Friday, December 18, 2015

Frequently asked questions about Math 129

Q. What is Math 129?

A. Math 129 is an accelerated one-semester course that covers the entire algebra curriculum through the level of intermediate algebra. It contains the entire course content of Math 100 (Elementary Algebra) and Math 120 (Intermediate Algebra) and satisfies the prerequisite for any course with an intermediate algebra prerequisite.

Q. Who should take Math 129?

A. Math 129 is designed for exceptionally well-prepared students who can commit to two hours of math in class, five days a week, for an entire sixteen-week semester (plus many additional hours of work outside of class). Successful completion of Math 129 moves you rapidly through the math curriculum and accelerates your access to all of the courses that require algebra. Math 129 is also a good choice for students who previously did well in algebra but are re-entry students who have been away from school for several years and need a comprehensive algebra review.

Q. What is the format of Math 129?

A. Math 129 is a lecture course that meets Monday through Friday from 9:00 till 10:50 (with a 10-minute break). Many in-class quizzes are given; most of them are individual but a few are done as group work. Exams occur approximately every two weeks. Math 129 is not offered in an on-line or hybrid format.

Q. What is the most common problem that Math 129 students run into?

A. The time commitment. The class time (ten hours every week) is just the tip of the iceberg. Math 129 is really two courses in one semester, so expect to double your usual out-of-class study time and homework time. A common mistake is to treat Math 129 like an ordinary single course. It’s not.

Q. Is on-line homework or testing required?

A. Depending on the instructor, on-line homework could be required. However, the instructor assigned to teach Math 129 during the 2015-2016 school year does not require on-line homework. Homework is assigned from the textbook and collected on exam days. All exams are handwritten exams (no multiple choice tests and no Scantrons) and grading is based on mathematical accuracy, completeness, and the correct use of notation.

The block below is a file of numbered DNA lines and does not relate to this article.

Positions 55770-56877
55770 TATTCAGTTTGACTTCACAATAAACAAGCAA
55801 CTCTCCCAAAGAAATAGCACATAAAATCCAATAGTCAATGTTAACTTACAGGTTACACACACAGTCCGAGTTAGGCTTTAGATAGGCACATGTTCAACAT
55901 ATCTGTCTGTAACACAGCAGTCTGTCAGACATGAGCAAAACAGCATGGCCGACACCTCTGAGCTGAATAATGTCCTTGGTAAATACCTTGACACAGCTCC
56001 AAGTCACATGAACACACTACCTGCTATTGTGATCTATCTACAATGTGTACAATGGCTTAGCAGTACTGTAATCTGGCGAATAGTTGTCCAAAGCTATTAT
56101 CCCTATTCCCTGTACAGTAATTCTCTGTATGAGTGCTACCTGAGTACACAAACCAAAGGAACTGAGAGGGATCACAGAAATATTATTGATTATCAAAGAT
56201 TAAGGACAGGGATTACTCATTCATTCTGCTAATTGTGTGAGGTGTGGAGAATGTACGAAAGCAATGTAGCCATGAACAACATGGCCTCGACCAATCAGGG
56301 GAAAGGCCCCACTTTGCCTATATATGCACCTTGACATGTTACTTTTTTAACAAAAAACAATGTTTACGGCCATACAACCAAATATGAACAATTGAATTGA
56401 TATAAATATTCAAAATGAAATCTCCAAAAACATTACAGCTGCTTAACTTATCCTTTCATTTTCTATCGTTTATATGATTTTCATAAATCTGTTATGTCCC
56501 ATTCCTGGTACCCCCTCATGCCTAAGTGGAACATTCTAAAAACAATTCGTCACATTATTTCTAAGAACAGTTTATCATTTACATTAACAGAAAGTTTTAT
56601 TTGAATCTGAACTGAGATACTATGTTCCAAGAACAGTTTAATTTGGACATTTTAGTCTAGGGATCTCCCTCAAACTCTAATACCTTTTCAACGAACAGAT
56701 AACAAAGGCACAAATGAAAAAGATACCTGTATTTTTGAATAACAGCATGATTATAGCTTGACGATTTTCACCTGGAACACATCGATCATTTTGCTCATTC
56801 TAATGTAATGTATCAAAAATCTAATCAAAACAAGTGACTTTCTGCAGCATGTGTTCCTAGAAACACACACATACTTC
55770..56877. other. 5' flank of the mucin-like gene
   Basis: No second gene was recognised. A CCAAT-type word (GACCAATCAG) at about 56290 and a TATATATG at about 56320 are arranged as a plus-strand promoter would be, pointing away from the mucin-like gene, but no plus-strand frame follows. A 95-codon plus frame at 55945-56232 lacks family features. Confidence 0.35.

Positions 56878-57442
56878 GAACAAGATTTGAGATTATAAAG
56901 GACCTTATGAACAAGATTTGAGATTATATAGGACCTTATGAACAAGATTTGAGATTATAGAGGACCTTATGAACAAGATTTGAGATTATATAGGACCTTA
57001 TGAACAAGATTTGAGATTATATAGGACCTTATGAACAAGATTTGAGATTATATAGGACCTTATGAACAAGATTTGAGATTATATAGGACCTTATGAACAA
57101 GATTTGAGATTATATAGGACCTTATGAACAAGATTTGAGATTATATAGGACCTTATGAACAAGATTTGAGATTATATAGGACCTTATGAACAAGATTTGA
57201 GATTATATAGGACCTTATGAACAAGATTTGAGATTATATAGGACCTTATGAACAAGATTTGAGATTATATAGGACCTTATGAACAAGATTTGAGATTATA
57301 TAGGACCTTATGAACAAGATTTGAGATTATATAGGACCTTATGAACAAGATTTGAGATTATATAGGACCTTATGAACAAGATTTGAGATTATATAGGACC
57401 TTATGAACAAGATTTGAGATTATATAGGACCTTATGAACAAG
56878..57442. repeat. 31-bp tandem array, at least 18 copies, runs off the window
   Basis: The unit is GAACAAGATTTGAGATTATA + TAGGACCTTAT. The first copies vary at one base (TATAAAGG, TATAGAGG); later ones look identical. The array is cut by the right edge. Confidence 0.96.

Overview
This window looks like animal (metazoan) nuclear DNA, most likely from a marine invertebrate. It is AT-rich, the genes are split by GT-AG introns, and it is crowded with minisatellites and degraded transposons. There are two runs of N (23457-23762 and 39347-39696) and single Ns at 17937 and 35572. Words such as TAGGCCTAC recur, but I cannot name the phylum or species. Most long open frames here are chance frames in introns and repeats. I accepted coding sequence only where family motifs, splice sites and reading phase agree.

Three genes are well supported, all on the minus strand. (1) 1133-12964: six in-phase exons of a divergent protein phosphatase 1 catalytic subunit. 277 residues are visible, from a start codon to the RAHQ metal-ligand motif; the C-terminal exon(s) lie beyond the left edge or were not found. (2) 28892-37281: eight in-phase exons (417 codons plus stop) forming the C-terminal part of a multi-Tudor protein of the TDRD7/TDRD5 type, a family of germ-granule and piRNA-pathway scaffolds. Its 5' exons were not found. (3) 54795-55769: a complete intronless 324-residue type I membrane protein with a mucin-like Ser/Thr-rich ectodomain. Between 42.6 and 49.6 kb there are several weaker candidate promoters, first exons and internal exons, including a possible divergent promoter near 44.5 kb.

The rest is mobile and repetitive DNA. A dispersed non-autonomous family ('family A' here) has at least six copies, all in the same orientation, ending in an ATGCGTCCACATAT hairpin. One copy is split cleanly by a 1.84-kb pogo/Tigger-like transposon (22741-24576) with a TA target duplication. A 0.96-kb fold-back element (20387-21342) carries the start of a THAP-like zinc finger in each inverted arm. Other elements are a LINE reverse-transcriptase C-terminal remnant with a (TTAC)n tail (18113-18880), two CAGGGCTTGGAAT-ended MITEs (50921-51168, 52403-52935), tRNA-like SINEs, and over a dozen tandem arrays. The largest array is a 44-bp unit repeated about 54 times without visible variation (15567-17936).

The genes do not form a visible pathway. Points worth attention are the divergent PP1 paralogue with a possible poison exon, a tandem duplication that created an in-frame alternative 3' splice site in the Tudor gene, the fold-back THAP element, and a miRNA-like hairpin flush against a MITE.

Q. What textbook is used for Math 129? Is it required?

A. The current textbook is Elayn Martin-Gay’s Beginning and Intermediate Algebra, 5th edition. The book is required and should be brought to class every day. The course will cover the entire book.

Q. What is the grading policy for Math 129?

A. Most of your grade is determined by the exams. Seven chapter tests are given (with the lowest score dropped), as is a comprehensive final exam (which is never dropped). The chapter tests are 70% of your grade, the final is 15% of your grade, and the homework and quizzes together constitute the remaining 15%.

Q. Is attendance mandatory?

A. Yes. Skipping class is the best way to fall behind and earn a low (or even failing) grade. Reasonable accommodation will be made for emergencies, but students are expected to make their best effort to attend every day. In keeping with Los Rios policy, students will be dropped for excessive absenteeism.

Q. Can students with learning disabilities take Math 129?

A. A good-faith effort is always made to provide reasonable accommodation. However, students who need to work slowly to maintain their accuracy should carefully take into account the challenges of an accelerated course. Time-and-a-half on exams is not difficult to provide, but Math 129 also includes dozens of short in-class quizzes that are immediately followed by demonstrations of their solutions; there is no satisfactory way to provide extra time on such quizzes.

Q. Is extra credit available?

A. Short answer: no. Longer answer: A few (but not many) exams or quizzes will offer optional problems that earn extra points for students who successfully solve them, but Math 129 is not a class where students can compensate for bad exam scores with projects or other alternative assignments.

Q. Is Math 129 offered during summer session?

A. Please tell me you’re kidding!

1 comment:

Katthy said...

i must say you have written Outstanding blog. The question which you have mention is very common but useful for math students.